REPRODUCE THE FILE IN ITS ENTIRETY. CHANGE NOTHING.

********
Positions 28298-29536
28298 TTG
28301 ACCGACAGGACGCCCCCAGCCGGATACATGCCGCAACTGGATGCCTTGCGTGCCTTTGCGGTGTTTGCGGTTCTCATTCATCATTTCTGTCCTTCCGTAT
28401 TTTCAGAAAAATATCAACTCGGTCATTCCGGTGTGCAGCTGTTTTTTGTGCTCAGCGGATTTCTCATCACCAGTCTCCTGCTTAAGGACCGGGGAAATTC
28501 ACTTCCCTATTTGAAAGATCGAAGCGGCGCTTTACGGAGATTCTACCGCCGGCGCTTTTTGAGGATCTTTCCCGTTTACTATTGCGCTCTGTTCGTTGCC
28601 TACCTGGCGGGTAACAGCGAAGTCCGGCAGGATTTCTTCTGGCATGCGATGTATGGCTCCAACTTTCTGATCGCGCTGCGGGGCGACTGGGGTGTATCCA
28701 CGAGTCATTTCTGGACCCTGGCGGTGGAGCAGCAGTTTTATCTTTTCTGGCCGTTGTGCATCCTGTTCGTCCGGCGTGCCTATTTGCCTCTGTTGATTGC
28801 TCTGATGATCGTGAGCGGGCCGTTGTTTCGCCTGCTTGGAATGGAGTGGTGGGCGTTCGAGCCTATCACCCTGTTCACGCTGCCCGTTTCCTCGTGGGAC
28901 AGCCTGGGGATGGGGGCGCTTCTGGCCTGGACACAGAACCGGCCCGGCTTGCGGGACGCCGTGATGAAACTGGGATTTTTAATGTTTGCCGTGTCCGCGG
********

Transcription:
Positions 28298-29536
28298 TTG
28301 ACCGACAGGACGCCCCCAGCCGGATACATGCCGCAACTGGATGCCTTGCGTGCCTTTGCGGTGTTTGCGGTTCTCATTCATCATTTCTGTCCTTCCGTAT
28401 TTTCAGAAAAATATCAACTCGGTCATTCCGGTGTGCAGCTGTTTTTTGTGCTCAGCGGATTTCTCATCACCAGTCTCCTGCTTAAGGACCGGGGAAATTC
28501 ACTTCCCTATTTGAAAGATCGAAGCGGCGCTTTACGGAGATTCTACCGCCGGCGCTTTTTGAGGATCTTTCCCGTTTACTATTGCGCTCTGTTCGTTGCC
28601 TACCTGGCGGGTAACAGCGAAGTCCGGCAGGATTTCTTCTGGCATGCGATGTATGGCTCCAACTTTCTGATCGCGCTGCGGGGCGACTGGGGTGTATCCA
28701 CGAGTCATTTCTGGACCCTGGCGGTGGAGCAGCAGTTTTATCTTTTCTGGCCGTTGTGCATCCTGTTCGTCCGGCGTGCCTATTTGCCTCTGTTGATTGC
28801 TCTGATGATCGTGAGCGGGCCGTTGTTTCGCCTGCTTGGAATGGAGTGGTGGGCGTTCGAGCCTATCACCCTGTTCACGCTGCCCGTTTCCTCGTGGGAC
28901 AGCCTGGGGATGGGGGCGCTTCTGGCCTGGACACAGAACCGGCCCGGCTTGCGGGACGCCGTGATGAAACTGGGATTTTTAATGTTTGCCGTGTCCGCGG